“I Can Soar" is a school curriculum designed to help youth ages 14-18 learn important life skills including setting and achieving life goals. A major part of the curriculum teaches the importance of remaining abstinent until marriage prepares them to form healthy, stable families in the future. The lessons highlight social science data and research on topics affecting youth and their sexuality, including in the areas of premarital sex, cohabitation, sexually transmitted diseases, marriage, divorce, prostitution, abortion, pregnancy, parenthood, substance abuse and more. Learn more about the program here.

There are two specific projects for which we are actively seeking financial support.

The “Boda Boda” project in Kenya

This is an innovative project to provide a bicycle (called a “boda boda” in Kenya) to families in several villages in western Kenya to help them dramatically increase their family income. We are supporting those families that have agreed to care for an orphan from their village. The goal is to determine whether something as simple as providing selected families with a bicycle can increase the capacity of rural villages to care for their own orphans by increasing family incomes to more than compensate them for the additional cost of caring for the orphan. It appears that this project can not only make it easier to move orphans into home-based care but by improving the standard of living of these families, it will dramatically improve conditions for all of the natural children in the family as well. It has the additional advantage of being highly sustainable. Learn more about this project here.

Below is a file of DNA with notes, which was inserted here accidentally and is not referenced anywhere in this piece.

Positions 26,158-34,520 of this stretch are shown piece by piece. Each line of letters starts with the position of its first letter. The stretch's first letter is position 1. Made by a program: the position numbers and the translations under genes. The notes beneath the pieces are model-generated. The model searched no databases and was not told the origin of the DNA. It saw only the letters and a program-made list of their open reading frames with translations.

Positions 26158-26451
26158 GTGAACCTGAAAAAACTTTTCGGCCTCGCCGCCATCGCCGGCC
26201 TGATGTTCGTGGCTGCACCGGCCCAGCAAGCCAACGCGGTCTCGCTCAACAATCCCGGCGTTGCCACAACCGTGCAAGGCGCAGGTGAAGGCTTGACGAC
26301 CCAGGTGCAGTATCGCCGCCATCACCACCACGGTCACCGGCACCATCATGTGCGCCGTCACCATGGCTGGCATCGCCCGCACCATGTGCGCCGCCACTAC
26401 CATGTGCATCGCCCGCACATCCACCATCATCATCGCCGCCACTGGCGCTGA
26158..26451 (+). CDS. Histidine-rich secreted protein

The Jacob’s Oven Project

We are providing commercial size charcoal burning ovens in churches and other secure and accessible locations in Kenya and Uganda for mothers in the community to use to make baked goods to sell in local markets. The pilot test has been much more successful than we had expected, and we are moving into the demonstration phase to test it in different locations and tribal areas in these countries. We feel confident that this will be a highly cost effective and sustainable way to provide these women with an opportunity to substantially increase their family’s income, and part of our goal is to use it to encourage intra-country adoption of orphans. Learn more about this project here.

The Families for Orphans Project